flour, adding melted butter, sugar, eggs and salt. Let rise again. Roll 
out into pieces six inches square and quite thin. Cut each square into four 
triangles, brush with melted butter, dust lightly with flour, roll up from 
the wide side, letting the point of the triangle come on top and bend 
around in the form of a crescent moon. Put them to rise into a greased 
pan. When ready to bake, brush over with milk and bake in a hot oven 
(400 F.). 


1 cup sugar 1 cup sour milk 

1 cup ground peanuts 

Boil all together until soft ball forms in water. Beat till cool, then 
spread in the horns. 


3 eggs 1 cup milk 

]/ 2 teaspoon salt 8 slices dry bread 

2 tablespoons sugar butter, maple syrup 

Beat eggs slightly; add sugar and milk; strain into shallow dish. Dip 
bread into mixture. Cook on a hot well-greased griddle, brown on one 
side, turn and brown on the other side. Serve with butter and sugar or 
maple syrup. 


2 teaspoons butter 2 cups bread crumbs 

y 2 pound American 1 teaspoon salt 

cheese Yz teaspoon dry 
1 pint beer mustard 



Melt butter, add cheese and melt, then pour in the beer. When quite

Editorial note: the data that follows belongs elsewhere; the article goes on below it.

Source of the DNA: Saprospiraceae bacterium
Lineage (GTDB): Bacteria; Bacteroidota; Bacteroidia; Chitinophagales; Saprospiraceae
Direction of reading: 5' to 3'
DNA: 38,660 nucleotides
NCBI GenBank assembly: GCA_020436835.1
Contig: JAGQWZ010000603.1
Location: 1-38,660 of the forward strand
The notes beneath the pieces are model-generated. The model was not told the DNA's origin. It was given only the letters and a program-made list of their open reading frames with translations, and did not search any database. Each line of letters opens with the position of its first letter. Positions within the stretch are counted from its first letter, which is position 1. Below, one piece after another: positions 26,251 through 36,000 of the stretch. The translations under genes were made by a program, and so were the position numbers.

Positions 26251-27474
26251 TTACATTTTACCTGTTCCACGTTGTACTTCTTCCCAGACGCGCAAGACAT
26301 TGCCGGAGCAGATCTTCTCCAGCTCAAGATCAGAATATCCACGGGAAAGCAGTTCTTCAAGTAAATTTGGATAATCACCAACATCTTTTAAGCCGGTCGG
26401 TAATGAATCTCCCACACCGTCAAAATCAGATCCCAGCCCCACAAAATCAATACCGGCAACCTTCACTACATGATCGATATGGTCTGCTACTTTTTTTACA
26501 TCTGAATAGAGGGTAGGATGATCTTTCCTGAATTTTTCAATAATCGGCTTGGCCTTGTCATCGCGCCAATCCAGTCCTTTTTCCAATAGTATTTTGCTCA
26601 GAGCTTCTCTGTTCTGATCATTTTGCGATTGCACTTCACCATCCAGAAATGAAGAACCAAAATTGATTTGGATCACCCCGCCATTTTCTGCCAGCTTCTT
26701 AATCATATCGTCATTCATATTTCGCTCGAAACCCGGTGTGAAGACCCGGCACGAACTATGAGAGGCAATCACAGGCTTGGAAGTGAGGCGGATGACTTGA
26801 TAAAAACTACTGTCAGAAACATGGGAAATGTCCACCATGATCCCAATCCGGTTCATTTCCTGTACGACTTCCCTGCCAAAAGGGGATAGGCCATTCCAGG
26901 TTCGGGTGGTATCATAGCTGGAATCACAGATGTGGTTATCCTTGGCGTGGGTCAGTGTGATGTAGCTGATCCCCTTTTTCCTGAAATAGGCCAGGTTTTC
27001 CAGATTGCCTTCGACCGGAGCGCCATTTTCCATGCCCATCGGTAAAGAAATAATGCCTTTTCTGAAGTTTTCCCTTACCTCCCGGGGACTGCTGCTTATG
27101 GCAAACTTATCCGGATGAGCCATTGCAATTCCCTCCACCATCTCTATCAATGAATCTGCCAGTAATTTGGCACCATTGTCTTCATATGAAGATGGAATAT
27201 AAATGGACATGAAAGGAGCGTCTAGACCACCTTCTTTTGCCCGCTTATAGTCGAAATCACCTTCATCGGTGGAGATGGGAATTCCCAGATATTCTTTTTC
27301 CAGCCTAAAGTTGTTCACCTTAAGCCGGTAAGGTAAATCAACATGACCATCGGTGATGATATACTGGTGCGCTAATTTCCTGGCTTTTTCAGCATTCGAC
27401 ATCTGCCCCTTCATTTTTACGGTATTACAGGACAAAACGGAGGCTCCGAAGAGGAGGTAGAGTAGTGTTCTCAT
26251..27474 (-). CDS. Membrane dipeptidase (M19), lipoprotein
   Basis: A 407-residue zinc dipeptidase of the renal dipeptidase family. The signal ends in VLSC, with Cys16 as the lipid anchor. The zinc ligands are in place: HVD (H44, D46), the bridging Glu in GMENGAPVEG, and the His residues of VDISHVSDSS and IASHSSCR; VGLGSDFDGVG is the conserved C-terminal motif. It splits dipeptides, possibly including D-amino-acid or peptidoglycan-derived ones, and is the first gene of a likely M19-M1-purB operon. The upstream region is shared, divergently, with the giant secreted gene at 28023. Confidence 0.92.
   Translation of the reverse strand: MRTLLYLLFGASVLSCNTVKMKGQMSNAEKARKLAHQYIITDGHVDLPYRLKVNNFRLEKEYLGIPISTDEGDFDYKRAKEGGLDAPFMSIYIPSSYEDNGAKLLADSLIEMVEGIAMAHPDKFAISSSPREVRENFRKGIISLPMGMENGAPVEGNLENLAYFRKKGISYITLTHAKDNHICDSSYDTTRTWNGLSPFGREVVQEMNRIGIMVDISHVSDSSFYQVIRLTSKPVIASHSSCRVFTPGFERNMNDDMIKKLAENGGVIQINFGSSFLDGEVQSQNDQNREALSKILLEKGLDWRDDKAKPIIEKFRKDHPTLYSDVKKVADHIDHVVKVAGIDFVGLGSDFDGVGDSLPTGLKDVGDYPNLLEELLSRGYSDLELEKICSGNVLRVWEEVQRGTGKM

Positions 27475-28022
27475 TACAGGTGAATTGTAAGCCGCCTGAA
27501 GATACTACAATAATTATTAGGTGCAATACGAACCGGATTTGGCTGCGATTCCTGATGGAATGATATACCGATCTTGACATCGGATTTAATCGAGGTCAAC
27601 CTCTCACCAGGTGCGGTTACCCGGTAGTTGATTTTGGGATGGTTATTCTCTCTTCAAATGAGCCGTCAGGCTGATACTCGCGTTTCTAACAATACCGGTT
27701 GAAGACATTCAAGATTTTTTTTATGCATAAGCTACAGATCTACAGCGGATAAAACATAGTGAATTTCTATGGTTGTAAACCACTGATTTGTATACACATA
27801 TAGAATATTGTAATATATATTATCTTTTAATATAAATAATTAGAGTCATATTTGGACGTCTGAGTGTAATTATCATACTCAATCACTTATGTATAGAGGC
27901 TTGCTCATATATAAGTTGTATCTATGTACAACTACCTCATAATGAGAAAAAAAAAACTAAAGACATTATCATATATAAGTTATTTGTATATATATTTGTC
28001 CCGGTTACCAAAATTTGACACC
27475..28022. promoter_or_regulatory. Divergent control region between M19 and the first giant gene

hot and smooth, add the bread crumbs and seasoning. When well mixed 
and heated through, serve on slices of bread toasted on one side. 


y 2 cup quick cooking *4 teaspoon salt 

tapioca i quart red raspberries 

1^2 cups sugar i quart red currants 

2 cups cold water 

Boil berries and water until thoroughly stewed ; strain and add sugar 
and salt; while hot, pour over tapioca in double boiler, boil until clear 
and thick. Pour into a mold or individual cups and serve cold with 


2 quarts boiled potatoes, sliced fine 


y 2 cup vinegar 
Yz cup sugar 
I teaspoon salt 

4 tablespoons butter 
I onion, cut fine 
I tablespoon flour 

Melt butter, stir in the flour, add vinegar, sugar, salt and onion and 
bring to boiling in an enameled saucepan. Add one cup sweet cream, 
whipped stiffly. Pour over the potatoes and mix carefully. 


I quart boiled potatoes, 

I onion, cut fine 
I teaspoon salt 
y$ teaspoon pepper 

i tablespoon 

J4 cup sugar 
yi cup vinegar 
y 2 cup hot water 

4 pound bacon, sliced and cut fine 

Add onion, salt and pepper to the potatoes. Fry bacon light brown, 
stir in the flour, then add hot water, vinegar and sugar; boil up, then 
pour hot over potatoes. If sauce is too thick add equal parts of water and 
vinegar or take less flour. If preferred, onions may be browned slightly 
in bacon fat instead of adding raw to potatoes. 



3 herrings, cleaned and i onion, minced